Reflections Bill Steinbrink ’64 Looks Back on His Year as Interim President
As the interim president during the 13-month gap between the departure of President Baird Tipson and the arrival of President Mark Erickson, I saw the university with the unique, broad perspective of the one in the president’s chair. I met frequently with student leaders, became acquainted with many of our strong academic performers, marveled at the skills of our artistically inclined students and their athletically enabled compatriots, and was amused by the behavior of our students as they work through the transition from teenagers to adults. I was impressed by the leadership of First-Year Class President Mark Preston ’08 and the poise of Alma Mater Ann Bixel ’05.
The 162 dedicated professors and scholars who fill our faculty ranks, however, stand out the most in my mind. Wittenberg traditions are memorable; athletic victories are exciting; college friendships are everlasting, but the faculty is the raison d’être of Wittenberg and the underlying attraction for students to come to Springfield. From Nelson Sartoris, who retired during the year as a professor of chemistry, to D’Arcy Fallon, who this year began her promising Wittenberg career teaching English, the faculty enable learning to happen. Each professor has a personal style and a different slant on the subject matter, but they all help students develop a lifelong love of learning.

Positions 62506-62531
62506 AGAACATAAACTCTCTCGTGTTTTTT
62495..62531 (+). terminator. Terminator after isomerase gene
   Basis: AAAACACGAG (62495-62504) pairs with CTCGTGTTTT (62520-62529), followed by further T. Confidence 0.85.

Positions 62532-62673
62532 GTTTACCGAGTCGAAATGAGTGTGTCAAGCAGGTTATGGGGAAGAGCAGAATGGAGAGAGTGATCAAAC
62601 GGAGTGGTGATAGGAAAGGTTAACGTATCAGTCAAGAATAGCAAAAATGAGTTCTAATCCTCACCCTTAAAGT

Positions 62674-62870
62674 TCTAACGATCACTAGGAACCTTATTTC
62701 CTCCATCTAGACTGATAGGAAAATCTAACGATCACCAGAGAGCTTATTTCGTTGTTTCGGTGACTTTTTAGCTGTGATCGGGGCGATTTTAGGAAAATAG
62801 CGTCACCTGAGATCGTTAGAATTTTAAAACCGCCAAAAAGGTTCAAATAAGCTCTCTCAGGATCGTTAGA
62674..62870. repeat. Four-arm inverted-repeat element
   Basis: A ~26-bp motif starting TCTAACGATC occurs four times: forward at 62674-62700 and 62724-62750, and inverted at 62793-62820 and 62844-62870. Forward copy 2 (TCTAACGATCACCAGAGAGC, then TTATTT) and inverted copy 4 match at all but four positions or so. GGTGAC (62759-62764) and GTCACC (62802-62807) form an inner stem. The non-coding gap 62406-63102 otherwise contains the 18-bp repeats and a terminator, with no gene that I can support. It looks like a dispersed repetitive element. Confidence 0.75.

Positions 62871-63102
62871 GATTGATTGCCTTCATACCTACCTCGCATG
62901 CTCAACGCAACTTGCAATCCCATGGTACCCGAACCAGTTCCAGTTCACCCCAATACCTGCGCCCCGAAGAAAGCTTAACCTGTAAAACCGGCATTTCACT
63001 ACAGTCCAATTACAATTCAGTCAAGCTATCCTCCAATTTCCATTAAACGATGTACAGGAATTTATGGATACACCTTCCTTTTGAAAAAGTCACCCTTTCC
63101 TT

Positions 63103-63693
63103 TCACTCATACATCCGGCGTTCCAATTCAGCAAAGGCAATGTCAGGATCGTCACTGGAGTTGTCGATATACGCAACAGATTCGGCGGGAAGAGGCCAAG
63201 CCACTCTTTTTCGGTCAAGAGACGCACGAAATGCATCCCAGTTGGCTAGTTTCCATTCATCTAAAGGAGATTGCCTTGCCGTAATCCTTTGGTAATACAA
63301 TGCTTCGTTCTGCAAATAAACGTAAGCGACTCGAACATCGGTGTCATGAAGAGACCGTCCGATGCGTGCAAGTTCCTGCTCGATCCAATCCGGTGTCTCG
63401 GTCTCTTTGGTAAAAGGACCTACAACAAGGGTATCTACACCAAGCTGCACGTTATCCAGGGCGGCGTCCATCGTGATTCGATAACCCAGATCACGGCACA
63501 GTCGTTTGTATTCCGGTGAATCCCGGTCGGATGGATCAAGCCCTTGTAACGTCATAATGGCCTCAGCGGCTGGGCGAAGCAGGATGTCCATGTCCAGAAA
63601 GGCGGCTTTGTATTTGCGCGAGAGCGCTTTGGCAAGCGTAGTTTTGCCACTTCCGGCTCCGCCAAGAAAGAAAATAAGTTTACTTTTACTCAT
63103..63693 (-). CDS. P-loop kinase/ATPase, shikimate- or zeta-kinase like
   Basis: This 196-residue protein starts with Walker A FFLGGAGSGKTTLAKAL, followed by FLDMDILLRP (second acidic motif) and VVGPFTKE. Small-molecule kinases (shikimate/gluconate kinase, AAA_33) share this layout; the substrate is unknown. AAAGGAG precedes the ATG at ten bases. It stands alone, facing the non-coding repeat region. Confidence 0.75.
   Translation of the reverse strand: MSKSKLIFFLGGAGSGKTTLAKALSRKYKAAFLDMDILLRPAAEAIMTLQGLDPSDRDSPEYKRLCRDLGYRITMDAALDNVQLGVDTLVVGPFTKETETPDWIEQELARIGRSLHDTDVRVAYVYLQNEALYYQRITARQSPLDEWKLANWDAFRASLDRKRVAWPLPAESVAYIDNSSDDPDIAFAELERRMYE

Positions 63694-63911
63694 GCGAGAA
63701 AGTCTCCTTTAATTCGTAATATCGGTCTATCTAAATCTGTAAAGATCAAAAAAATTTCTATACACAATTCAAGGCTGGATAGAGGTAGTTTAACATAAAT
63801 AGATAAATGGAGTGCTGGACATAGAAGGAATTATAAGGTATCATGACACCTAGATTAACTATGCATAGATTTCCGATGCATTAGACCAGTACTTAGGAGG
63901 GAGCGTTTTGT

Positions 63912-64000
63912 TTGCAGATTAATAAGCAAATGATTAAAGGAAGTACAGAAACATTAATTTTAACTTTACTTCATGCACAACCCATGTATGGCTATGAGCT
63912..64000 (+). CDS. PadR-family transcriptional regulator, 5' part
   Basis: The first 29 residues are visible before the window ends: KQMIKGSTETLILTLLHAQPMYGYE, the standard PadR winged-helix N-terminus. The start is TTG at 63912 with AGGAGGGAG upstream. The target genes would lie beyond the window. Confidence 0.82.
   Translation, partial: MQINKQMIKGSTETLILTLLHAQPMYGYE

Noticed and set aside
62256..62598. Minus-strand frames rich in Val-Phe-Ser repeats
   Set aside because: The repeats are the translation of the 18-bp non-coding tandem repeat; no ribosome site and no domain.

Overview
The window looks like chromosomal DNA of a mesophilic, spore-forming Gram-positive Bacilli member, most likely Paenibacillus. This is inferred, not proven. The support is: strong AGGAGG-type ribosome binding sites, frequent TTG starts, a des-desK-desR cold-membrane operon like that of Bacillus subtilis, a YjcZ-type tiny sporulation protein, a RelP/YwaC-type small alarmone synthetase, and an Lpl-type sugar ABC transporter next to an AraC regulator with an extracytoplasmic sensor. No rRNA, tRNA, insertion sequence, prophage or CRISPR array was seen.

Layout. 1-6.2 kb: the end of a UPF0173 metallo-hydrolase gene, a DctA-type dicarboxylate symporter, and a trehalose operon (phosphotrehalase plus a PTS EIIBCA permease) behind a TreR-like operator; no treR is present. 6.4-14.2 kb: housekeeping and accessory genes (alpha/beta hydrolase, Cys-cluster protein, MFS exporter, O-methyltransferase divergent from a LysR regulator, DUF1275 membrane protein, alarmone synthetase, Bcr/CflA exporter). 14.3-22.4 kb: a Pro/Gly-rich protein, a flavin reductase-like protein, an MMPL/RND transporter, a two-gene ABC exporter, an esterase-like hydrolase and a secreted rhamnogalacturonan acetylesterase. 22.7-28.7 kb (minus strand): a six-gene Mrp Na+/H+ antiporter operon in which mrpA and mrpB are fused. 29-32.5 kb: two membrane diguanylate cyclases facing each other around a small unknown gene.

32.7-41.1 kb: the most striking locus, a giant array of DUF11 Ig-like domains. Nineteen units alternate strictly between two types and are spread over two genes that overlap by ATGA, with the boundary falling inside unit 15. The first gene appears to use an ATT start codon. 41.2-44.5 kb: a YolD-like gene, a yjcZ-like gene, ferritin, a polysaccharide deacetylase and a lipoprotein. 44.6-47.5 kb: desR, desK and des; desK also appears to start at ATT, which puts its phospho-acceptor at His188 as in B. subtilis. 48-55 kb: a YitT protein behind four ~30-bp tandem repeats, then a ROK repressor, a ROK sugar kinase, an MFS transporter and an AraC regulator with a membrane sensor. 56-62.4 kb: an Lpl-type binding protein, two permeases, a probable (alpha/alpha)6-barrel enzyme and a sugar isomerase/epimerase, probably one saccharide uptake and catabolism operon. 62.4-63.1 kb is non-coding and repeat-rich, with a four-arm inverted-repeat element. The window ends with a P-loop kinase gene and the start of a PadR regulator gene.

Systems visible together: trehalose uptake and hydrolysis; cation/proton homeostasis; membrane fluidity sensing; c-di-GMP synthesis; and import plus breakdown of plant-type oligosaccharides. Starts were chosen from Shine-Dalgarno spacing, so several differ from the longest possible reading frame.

I experienced the joy of accepting a major gift from a graduate of a class from the early ’50s. I met with Representative Dave Hobson, who grasps the vitality of Wittenberg to his constituency.
These and many other alumni and friends are essential to year-to-year operations and one-time projects. Helping students learn and learn how to keep on learning after graduation requires resources from church congregations, governments and grateful graduates, as well as the families of those students. I found the breadth of that support humbling.
My intimacy with Wittenberg helped me also see the challenges before the university, including the need for a consistent annual enrollment, facility upgrades, an endowment that equates with our peer institutions, and a stronger annual fund stream, all of which I know Mark Erickson will address with confidence and integrity.
Mark Erickson will be an outstanding president. He has the capacity and willingness to listen, learn and battle with ideas. He has the intellect to work to good decisions. He has the strength to take action and lead Wittenberg forward. He will honor the heritage of the German Lutherans and the leaders of a bustling Springfield who founded Wittenberg 160 years ago.
Wittenberg is a wonderful place. For me, Wittenberg was a critical experience at the beginning of my adult life, and it has been a re-awakening now as I see in the offing the winding-down phase of my life. I am grateful to Wittenberg for this most recent opportunity to continue learning and to serve, and I look forward to working with the entire Wittenberg community again as the chair of the university’s board of directors this year.